Exposing the Stigma of Bipolar Disorder

As the term “bipolar” continues to be thrown around on a daily basis referring to someone who is experiencing a minor mood swing, it becomes increasingly more relevant that we set boundaries for the term. Bipolar disorder is a manic-depressive illness that affects the brain, causing abrupt changes in mood and activity levels. Bipolar disorder often affects ones ability to continue or complete daily tasks. Bipolar disorder does not refer to common mood swings. According to the National Institute of Mental Health (NIMH), there are approximately 5.7 million individuals suffering from bipolar disorder in the United States, with the majority of them not receiving the appropriate treatment.

Published by the American Psychiatric Association (APA), the Diagnostic and Statistical Manual of Mental Disorders (DSM) updated its defining terms of bipolar disorder in its fifth edition. Before the latest DSM edition, bipolar disorder and depression were not classified in their own chapter, rather, they were both added to the “Moods Disorders” chapter. The four unique categories for classifying bipolar disorder include:

DSM-5’s List of the Different Types of Bipolar Disorder:

  • Bipolar I Disorder
  • Bipolar II Disorder
  • Other Specified Bipolar & Related Disorder
  • Cyclothymia or Cyclothymic Disorder

Typically, symptoms of bipolar disorder appear during an individual’s mid-20s, however, some have started experiencing symptoms as early as childhood. While some cases may be more apparent than others, typically, individuals suffering from bipolar disorder remain improperly diagnosed and untreated for several years.

As a depressive disorder, bipolar disorder can affect anyone. Bipolar disorder is a nondiscriminatory ailment that sees no race, age, or gender. As featured in Health Magazine and Health.com, there are celebrities who have been able to find success despite their bipolar disorder, through the help of a strong support system, medication, and treatment. These celebrities include Catherine Zeta-Jones (Bipolar II Disorder), Demi Lovato, Britney Spears, Kurt Cobain, Marilyn Monroe, Sinead O’Connor, Vincent van Gogh, Carrie Fisher, Emily Dickinson, and Linda Hamilton.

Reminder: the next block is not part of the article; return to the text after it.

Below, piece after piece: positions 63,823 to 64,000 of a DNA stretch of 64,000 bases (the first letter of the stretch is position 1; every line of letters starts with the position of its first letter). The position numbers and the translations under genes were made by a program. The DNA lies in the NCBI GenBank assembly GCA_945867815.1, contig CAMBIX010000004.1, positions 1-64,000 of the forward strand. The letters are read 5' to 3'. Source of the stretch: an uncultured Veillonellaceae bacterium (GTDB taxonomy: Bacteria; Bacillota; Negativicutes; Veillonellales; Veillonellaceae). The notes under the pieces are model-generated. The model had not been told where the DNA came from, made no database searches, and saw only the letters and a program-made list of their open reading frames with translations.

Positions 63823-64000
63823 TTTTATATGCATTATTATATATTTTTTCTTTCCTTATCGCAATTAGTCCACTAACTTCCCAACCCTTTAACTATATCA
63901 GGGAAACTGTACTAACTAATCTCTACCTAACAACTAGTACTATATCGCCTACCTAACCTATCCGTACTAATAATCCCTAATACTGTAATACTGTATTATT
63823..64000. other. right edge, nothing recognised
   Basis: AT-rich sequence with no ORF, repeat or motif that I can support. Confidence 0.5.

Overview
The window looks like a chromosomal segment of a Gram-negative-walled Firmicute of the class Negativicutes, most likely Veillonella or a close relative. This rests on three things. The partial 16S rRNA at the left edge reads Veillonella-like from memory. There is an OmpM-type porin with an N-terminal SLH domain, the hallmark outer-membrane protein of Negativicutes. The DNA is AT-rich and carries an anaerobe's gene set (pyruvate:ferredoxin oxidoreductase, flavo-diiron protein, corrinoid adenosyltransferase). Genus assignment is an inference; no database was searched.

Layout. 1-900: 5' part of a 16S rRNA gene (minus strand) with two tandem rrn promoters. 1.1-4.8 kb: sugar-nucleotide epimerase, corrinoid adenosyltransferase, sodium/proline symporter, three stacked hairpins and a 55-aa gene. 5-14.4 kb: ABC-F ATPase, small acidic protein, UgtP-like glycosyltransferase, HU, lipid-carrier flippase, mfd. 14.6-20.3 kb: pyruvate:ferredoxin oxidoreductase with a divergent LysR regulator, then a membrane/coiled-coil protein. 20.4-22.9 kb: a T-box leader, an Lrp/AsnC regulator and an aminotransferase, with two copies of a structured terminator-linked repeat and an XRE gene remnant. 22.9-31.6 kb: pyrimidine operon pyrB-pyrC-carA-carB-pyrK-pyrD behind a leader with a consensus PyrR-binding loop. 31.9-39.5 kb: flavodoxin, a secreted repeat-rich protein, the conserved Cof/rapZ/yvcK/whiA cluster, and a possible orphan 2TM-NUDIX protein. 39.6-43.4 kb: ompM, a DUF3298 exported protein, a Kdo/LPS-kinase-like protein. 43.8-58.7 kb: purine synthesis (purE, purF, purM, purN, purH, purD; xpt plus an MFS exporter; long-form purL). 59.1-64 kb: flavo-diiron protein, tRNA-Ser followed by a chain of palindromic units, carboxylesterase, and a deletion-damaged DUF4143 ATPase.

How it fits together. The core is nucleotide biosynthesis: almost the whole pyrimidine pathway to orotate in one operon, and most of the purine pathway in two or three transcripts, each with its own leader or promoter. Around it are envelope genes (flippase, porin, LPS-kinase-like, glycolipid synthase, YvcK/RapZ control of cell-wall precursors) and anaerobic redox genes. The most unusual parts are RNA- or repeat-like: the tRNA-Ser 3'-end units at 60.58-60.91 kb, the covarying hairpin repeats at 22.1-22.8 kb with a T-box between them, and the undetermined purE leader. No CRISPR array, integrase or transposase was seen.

Symptoms of Bipolar Disorder Include:

  • Insomnia or inability to sleep
  • Hyperactive thought process, including talking at a fast pace and abruptly changing conversation topic
  • Tendency to be easily distracted
  • Restlessness
  • Illogical standards for one’s abilities
  • Impulsive behaviors
  • Inability to concentrate
  • Inability to remember things
  • Indecisiveness
  • Feelings of worry or helplessness
  • Increased Irritability
  • Changes in appetite
  • Suicidal thoughts or attempts

If you or anyone you know is experiencing the above symptoms, seek treatment immediately. At Inspire Malibu, we recognize that although there is no evidence explaining the connection, those suffering from bipolar disorder typically seek relief through drugs and/or alcohol. This lethal combination often further complicates bipolar disorder and can sometimes extend bipolar episodes.

Many treatment centers mistakenly only prescribe their bipolar patients with antidepressants; however, a report published in AJP in Advanced on June 17th shows that monotherapy for those suffering from bipolar disorder may result in manic episodes. At Inspire Malibu, we determine the best combination of treatment solutions for each patient. The best results occur when a patient is taking the right medications in combination with the right forms of therapy.

As a dual diagnosis treatment center, we are able to treat those suffering from co-occurring disorders such as bipolar disorder and addiction. With experienced physicians credentialed in both areas, we are able to thoroughly evaluate your particular situation and provide you with exclusive treatment solutions. The individual treatment plan customized to meet your unique needs will allow you to conquer your co-occurring disorder.




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